A new report from the Learning Policy Institute has examined the benefits of investments into the early childhood education system, suggesting that preschools can only reach their potential if the program is high-quality.
The brief, titled "The Building Blocks of High-Quality Early Childhood Education Programs," takes a closer look at research on programs that have shown positive results, as well as looking into the professional standards involved in an attempt to uncover the important elements of quality. Factors are considered that contribute to the creation of meaningful interactions between teacher and child.
The authors report that the findings hold particular interest for the state of California, as 493,877 of the preschool-aged children in the state currently live at or below the poverty line. Findings suggest that low-income children will especially benefit from high-quality pre-kindergarten programs. As such, it states that California would benefit from improvements made to the overall quality of the early learning system there.
Professional standards state that high-quality pre-kindergarten programs should be based on early learning standards that take into account a number of developmental domains, including academic, social-emotional, and physical, because this ensures that children are growing in all ways possible to prepare them for entering the public school system. In addition, the programs should use developmentally-appropriate curriculum with an emphasis on guided learning opportunities that are hands-on and offer lots of language examples.
According to the research, students who are deeply engaged in the content and are also creating a conceptual understanding are then better able to develop skills in other areas such as math or language development. However, in order for this to happen, the curriculum must be implemented correctly. The authors suggest strong teacher preparation programs and opportunities for in-class teacher coaching in order to increase the chances that the curriculum is effective.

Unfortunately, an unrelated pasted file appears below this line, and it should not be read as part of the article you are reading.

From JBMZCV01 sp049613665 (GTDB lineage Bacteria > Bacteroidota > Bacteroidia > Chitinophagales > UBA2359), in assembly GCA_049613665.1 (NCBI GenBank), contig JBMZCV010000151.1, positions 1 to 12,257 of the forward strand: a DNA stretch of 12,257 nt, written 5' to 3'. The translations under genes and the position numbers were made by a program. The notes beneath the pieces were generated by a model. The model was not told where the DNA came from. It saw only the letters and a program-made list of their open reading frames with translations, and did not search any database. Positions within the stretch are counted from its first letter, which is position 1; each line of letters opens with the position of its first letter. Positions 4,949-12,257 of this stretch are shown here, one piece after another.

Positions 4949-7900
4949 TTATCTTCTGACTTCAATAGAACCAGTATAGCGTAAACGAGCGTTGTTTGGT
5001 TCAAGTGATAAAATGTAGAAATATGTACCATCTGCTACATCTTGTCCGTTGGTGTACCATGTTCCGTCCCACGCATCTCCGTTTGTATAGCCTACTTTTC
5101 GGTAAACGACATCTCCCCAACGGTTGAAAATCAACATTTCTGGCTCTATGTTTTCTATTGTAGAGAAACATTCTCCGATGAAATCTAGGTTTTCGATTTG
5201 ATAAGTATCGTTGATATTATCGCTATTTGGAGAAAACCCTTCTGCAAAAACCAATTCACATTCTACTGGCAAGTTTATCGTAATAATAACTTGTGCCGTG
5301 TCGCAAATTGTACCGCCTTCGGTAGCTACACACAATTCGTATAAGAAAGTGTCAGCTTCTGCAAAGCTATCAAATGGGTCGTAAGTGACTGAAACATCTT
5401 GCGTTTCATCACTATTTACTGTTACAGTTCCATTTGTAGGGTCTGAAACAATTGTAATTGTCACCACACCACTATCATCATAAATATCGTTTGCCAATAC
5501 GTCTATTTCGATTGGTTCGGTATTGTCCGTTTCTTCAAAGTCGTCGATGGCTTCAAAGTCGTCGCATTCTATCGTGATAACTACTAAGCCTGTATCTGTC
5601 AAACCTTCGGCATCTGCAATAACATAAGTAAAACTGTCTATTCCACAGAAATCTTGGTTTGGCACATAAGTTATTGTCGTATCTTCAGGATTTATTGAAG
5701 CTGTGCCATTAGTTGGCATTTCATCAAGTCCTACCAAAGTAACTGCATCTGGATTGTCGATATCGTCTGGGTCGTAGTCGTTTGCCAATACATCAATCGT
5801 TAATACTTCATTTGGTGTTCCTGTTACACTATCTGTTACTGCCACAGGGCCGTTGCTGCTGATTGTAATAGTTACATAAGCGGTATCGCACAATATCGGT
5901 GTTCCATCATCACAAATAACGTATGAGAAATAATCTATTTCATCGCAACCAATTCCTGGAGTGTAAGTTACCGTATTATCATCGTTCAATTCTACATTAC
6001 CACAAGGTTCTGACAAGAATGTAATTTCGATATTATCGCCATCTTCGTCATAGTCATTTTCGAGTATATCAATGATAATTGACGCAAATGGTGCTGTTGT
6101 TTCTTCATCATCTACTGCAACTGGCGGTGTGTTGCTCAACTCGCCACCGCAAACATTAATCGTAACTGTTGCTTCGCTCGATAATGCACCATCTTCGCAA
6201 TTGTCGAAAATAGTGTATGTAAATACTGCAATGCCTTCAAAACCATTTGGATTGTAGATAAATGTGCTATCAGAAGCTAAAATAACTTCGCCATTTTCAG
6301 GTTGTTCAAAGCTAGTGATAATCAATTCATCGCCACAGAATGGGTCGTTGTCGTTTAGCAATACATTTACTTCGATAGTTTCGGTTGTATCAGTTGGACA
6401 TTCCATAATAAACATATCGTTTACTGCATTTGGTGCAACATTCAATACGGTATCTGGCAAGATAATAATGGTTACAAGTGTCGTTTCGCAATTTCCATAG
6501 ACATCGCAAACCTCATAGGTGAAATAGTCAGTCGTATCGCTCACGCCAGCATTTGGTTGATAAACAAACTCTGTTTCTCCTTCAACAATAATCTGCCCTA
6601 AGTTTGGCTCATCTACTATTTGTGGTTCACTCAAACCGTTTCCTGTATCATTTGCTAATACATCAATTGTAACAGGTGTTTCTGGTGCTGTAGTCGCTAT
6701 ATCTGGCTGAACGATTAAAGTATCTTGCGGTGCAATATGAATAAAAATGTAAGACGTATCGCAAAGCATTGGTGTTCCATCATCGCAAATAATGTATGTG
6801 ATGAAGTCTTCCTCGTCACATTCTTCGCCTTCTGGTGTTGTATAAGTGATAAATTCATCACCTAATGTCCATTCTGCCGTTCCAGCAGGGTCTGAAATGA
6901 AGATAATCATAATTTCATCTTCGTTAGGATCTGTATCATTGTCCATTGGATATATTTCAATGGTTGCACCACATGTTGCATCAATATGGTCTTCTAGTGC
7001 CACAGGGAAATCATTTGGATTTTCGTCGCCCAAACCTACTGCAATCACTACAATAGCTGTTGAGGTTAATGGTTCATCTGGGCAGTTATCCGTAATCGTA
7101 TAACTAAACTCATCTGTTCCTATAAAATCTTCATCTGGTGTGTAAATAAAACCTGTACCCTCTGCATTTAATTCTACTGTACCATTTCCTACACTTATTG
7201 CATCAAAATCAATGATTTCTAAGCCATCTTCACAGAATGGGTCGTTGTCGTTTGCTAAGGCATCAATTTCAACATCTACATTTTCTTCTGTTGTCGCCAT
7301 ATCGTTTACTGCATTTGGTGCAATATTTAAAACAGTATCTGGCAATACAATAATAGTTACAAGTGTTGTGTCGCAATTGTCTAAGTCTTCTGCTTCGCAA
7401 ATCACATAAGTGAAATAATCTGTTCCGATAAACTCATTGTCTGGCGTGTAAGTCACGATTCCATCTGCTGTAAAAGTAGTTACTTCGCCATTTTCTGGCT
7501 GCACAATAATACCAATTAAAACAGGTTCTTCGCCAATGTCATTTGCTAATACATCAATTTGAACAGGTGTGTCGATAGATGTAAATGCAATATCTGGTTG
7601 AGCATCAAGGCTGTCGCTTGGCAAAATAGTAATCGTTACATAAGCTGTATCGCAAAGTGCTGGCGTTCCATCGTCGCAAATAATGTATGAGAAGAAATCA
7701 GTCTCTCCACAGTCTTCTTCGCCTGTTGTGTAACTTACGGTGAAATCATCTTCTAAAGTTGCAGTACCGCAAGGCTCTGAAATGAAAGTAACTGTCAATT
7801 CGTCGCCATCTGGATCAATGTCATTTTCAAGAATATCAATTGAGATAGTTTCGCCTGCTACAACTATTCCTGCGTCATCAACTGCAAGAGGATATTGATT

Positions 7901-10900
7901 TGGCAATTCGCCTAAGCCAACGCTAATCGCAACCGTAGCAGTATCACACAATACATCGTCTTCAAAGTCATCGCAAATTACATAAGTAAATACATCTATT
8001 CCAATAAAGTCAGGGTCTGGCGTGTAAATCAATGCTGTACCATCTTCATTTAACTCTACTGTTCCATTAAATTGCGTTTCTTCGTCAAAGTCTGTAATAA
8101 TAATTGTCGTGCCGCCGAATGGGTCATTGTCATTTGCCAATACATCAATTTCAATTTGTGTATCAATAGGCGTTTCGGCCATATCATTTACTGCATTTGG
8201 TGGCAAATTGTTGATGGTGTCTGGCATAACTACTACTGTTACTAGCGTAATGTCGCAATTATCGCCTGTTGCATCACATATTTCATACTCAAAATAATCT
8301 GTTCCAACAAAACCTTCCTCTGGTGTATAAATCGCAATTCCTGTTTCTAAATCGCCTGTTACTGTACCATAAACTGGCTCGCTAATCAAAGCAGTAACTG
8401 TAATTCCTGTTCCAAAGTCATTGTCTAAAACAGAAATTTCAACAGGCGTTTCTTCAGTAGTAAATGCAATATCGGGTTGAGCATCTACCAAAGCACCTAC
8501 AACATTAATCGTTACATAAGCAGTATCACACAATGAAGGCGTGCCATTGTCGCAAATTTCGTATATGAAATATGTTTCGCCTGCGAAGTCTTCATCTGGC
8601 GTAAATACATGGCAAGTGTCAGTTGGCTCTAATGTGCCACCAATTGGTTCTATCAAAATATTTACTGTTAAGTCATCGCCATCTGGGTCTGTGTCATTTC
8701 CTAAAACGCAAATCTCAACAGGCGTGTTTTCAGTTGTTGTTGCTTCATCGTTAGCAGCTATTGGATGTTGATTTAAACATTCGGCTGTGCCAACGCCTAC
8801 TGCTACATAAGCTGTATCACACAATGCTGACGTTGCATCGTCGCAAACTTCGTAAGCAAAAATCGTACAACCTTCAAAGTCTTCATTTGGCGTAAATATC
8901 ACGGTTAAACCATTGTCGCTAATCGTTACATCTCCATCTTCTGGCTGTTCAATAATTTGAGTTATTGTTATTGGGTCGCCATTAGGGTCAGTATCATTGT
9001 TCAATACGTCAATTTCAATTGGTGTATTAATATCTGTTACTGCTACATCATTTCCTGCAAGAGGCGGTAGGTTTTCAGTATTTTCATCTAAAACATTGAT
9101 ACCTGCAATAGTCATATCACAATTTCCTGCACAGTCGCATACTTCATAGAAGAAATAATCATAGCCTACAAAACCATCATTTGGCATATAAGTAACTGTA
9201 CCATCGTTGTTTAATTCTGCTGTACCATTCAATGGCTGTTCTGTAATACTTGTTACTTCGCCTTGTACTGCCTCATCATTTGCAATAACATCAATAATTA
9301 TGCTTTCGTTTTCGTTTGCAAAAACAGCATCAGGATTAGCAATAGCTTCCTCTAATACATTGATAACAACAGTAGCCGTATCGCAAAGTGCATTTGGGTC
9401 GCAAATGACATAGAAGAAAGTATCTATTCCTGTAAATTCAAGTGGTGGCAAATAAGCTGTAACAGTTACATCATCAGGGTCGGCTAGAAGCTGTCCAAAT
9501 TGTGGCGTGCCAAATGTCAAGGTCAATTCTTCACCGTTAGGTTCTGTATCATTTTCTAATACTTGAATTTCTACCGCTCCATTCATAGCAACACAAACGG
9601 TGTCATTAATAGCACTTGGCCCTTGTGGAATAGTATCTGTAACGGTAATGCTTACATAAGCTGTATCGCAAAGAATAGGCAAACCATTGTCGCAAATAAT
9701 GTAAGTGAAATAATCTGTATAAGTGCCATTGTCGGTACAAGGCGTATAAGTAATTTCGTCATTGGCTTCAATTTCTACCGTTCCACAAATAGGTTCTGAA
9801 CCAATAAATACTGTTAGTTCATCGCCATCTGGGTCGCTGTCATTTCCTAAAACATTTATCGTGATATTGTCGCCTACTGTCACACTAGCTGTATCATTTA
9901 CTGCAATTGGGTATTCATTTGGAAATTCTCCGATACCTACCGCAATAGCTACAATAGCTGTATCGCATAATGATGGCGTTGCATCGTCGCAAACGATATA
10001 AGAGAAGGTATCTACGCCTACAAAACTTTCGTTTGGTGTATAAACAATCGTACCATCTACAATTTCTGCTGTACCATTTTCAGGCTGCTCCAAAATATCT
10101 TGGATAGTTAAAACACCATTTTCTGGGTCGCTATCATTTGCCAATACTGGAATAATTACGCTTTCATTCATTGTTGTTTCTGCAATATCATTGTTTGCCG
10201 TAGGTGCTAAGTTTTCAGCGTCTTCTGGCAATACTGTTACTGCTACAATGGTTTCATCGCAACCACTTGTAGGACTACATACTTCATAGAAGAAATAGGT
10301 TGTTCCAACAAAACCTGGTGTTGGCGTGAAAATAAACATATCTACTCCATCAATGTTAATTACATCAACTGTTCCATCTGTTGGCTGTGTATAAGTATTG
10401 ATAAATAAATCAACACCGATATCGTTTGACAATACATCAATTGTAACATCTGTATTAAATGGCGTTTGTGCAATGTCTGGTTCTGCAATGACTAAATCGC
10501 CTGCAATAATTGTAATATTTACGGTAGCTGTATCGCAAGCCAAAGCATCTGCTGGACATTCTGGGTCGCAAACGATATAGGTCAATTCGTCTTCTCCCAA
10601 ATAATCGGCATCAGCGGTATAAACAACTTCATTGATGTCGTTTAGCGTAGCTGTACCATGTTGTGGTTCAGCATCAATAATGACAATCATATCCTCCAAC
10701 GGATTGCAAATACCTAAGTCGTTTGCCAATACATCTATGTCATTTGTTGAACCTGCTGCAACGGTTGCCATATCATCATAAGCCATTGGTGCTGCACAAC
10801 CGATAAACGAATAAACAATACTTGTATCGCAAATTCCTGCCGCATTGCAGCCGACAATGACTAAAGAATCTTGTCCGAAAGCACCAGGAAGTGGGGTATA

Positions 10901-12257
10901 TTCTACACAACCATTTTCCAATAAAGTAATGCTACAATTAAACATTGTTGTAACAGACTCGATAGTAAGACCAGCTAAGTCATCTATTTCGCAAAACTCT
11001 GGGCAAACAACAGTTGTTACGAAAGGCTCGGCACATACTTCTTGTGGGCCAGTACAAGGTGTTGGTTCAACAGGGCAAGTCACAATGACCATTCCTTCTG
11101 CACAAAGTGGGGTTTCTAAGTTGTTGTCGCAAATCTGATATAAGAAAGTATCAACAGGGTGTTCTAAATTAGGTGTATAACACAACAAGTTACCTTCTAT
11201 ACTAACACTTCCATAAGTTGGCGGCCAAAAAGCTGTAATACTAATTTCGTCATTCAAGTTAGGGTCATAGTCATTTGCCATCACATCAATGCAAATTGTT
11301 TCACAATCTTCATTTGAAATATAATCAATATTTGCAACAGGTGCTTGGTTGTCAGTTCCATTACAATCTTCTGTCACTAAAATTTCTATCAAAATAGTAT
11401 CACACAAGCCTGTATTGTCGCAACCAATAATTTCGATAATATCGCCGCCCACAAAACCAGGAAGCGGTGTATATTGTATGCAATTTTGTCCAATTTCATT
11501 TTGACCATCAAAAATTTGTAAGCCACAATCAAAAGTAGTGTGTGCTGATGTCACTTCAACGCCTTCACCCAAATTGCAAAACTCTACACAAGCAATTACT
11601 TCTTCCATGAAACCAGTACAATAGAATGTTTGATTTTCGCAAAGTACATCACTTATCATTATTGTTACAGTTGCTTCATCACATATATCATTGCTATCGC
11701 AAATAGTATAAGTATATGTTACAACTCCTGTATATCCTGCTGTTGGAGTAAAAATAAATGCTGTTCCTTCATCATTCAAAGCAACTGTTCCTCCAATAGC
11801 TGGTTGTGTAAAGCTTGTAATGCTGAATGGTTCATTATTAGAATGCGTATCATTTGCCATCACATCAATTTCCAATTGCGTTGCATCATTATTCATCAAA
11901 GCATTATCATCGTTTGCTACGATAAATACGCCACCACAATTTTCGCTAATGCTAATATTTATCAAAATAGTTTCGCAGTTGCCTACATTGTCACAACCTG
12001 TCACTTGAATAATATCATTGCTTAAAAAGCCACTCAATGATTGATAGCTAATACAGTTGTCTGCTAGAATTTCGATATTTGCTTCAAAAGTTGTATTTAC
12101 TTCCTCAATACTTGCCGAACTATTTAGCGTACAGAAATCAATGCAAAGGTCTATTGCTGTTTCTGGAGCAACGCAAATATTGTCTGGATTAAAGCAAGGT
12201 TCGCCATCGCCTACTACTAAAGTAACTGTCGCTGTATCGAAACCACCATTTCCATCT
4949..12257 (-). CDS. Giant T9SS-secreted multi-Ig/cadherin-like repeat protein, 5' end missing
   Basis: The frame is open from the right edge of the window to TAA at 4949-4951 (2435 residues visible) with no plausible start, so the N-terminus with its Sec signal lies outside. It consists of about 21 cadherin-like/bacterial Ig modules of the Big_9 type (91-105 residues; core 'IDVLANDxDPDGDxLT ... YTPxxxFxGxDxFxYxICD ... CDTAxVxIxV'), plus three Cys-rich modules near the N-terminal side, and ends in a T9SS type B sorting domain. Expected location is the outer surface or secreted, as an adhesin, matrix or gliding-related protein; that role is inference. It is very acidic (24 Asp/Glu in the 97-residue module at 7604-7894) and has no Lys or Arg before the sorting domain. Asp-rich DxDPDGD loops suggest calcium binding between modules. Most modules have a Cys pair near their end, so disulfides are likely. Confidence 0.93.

The brief goes on to discuss the importance of appropriate child assessments, which take the entire child into consideration, saying that doing so will improve instruction and program planning when it is used as part of a coherent system of educational, medical, and family support services. For example, the Teaching Strategies GOLD assessment that has been implemented by a number of states requires teachers to record observational data concerning the physical and social-economic development of their students as well literacy and math skills. The data is then used to track student progress and plan individualized instruction tailored to individual strengths and needs.
This and additional research is used by the authors to discuss outcomes, specifically for the state of California, which needs to determine a funding strategy for its early childhood investments. One cost model of high-quality programming suggests an estimated cost of between $8,521 per child for a 20-student class to $10,375 per child for a 15-student class when looking at a full-day, year-round program taught by a teacher that holds a bachelor's degree in early childhood education.
"Clearly states have an interest in ensuring that any investments they make enable strong outcomes that produce the desired benefits of stronger learning and school success, along with savings from reduced needs for special education, grade retention, remediation, or dropping out. As California policymakers consider ways of strengthening the state's early education system, the building blocks of high-quality early childhood education programs should be at the forefront of their minds."